The day Matthew died was the day my mother started slipping into her own grave. I couldn’t get her to eat or take her medications. Sometime in October she started having severe neck pain. Doctors stuck her with injections, put her on medications, and told her the arthritis was slowly crippling her. I remember one day in particular, where the pain got so bad that she told me she didn’t want to live anymore if the pain didn’t stop. I went to bed that night and thought: “God wouldn’t do this to me. I barely survived losing Matt. He couldn’t take my mother, he wouldn’t.” But I felt no comfort.

One morning in early November, I awoke to my mother’s screams. My 12 year old nephew was staying with us. I didn’t want him to be scared so I told him to stay in his room as I dialed 911. I tried everything to keep her calm but she was delirious, screaming “help me” over and over. I didn’t know what to do or what was hurting her. I remember feeling numb and helpless. Not knowing what else to do, I gathered her medications so the doctors would know what she was taking and how much. But when the paramedics arrived, they took one look at her pile of medications and the delirious state she was in, and dismissed it as an overdose. I remember the tone of contempt in his voice. The lack of urgency and lack of compassion. But they were wrong. I tried to tell them, but they brushed me off and assumed I was trying to save her embarrassment. For several weeks prior, I had been giving my mother her medications. I had timers set for the different pain and arthritis pills and wrote down every time she took a dose. I kept her medications in a drawer in the bathroom–somewhere my mother couldn’t have crawled to on her own in her weakened condition. At the time I just wanted them to help her, but my cheeks still flush with anger when I think about how ready they were to jump to the wrong conclusion.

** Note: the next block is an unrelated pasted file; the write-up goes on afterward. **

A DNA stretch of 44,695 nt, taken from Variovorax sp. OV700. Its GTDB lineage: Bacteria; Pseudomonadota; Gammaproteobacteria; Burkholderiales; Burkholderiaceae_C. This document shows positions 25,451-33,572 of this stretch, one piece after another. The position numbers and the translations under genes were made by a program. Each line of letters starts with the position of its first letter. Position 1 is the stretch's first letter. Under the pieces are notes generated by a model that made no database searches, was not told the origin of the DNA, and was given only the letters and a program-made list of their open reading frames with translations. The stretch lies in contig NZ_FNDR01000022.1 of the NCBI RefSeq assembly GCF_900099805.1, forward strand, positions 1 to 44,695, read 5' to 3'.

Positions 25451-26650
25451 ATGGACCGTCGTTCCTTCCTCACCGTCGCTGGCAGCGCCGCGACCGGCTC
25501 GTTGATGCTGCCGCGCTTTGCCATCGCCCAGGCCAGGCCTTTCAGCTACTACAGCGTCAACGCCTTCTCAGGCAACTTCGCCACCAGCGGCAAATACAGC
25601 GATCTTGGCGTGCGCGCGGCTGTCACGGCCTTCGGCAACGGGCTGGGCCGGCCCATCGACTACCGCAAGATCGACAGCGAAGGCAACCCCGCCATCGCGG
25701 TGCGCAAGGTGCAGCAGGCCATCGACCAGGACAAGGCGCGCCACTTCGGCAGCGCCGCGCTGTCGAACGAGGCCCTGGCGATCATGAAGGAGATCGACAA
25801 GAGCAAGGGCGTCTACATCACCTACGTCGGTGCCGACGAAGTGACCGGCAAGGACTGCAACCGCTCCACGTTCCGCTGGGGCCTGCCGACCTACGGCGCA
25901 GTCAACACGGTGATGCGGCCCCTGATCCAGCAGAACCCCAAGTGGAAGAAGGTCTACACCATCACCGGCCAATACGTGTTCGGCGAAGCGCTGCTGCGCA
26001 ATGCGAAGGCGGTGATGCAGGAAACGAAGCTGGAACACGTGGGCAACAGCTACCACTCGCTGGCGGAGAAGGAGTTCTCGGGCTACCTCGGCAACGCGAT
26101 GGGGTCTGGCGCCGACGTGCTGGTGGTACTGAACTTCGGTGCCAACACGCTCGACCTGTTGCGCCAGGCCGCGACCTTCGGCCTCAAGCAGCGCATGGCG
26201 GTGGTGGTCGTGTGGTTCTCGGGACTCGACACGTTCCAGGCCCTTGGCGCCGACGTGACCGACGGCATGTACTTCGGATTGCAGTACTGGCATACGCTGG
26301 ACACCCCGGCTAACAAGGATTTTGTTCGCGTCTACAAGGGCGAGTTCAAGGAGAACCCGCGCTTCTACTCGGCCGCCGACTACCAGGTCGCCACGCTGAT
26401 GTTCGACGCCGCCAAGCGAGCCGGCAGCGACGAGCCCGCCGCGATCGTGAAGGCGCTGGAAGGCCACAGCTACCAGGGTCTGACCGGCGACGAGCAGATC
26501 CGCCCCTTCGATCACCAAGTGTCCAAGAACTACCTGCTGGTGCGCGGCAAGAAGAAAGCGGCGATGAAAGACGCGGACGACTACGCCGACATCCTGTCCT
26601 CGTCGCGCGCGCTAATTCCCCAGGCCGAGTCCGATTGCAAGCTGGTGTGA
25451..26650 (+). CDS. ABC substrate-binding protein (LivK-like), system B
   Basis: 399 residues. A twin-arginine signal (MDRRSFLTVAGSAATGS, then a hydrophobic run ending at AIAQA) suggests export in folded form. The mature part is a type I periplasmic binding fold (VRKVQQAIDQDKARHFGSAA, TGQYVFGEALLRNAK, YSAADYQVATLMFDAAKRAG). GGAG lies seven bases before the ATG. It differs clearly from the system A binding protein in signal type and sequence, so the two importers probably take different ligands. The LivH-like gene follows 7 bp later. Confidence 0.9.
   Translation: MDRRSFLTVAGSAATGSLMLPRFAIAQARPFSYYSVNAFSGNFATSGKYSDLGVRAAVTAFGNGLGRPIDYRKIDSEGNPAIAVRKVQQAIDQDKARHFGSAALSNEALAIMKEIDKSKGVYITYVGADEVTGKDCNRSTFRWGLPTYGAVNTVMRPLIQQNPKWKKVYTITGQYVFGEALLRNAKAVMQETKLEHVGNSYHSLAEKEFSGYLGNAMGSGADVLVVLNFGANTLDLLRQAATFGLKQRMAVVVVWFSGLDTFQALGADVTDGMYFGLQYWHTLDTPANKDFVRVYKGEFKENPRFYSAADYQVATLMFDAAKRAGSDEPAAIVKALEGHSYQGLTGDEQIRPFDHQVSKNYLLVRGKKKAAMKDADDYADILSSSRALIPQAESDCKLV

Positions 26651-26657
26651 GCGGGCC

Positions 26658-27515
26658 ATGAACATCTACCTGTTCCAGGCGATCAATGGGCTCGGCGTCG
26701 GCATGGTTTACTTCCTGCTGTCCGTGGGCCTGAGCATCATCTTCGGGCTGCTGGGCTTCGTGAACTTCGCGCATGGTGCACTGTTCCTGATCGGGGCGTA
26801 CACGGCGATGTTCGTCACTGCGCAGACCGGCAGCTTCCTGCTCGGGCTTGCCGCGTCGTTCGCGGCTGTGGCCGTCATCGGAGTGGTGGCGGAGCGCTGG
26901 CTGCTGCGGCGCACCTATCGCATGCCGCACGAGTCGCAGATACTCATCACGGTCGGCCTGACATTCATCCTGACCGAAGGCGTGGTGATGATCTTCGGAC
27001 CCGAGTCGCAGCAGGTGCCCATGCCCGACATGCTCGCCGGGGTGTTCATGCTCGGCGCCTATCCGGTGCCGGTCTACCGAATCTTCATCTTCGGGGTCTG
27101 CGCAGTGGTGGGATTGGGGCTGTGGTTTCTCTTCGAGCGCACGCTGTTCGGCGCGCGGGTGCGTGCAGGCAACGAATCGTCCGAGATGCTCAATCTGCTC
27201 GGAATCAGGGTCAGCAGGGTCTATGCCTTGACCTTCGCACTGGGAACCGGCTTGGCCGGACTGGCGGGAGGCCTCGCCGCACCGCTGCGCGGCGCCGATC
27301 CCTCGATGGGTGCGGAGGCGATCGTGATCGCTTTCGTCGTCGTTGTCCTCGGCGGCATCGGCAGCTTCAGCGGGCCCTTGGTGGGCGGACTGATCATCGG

I followed the ambulance to the hospital. The doctor quickly realized this wasn’t an overdose. The sense of urgency that I was feeling was finally shared by the medical staff. Realizing their error, the paramedics wouldn’t even look at me one their way out. I sat in a tiny plastic chair outside her room in the ICU for hours. Nurse after nurse and doctor after doctor went into her room. After awhile, my mother stopped screaming. They had given her pain medication and stabilized her. I like to think from that point on until the second she died, at least she wasn’t in pain anymore.

The source of her excruciating pain was an infection in her neck that had gone on too long and spread into her bloodstream. She was septic. The doctors did everything they could but nothing worked. After weeks in the hospital watching her slowly becoming paralyzed the doctors finally looked me in the eye and told me that my mother would die. I spent day after day with her in the hospital. She smiled when I walked in the room and laughed when I made jokes about needing a margarita. My beautiful radiant mother was trapped in a body that was failing. The last days of my mother’s life she was on a morphine drip surrounded by family, friends, and nurses whose only goal was keeping her as comfortable and as happy as they could.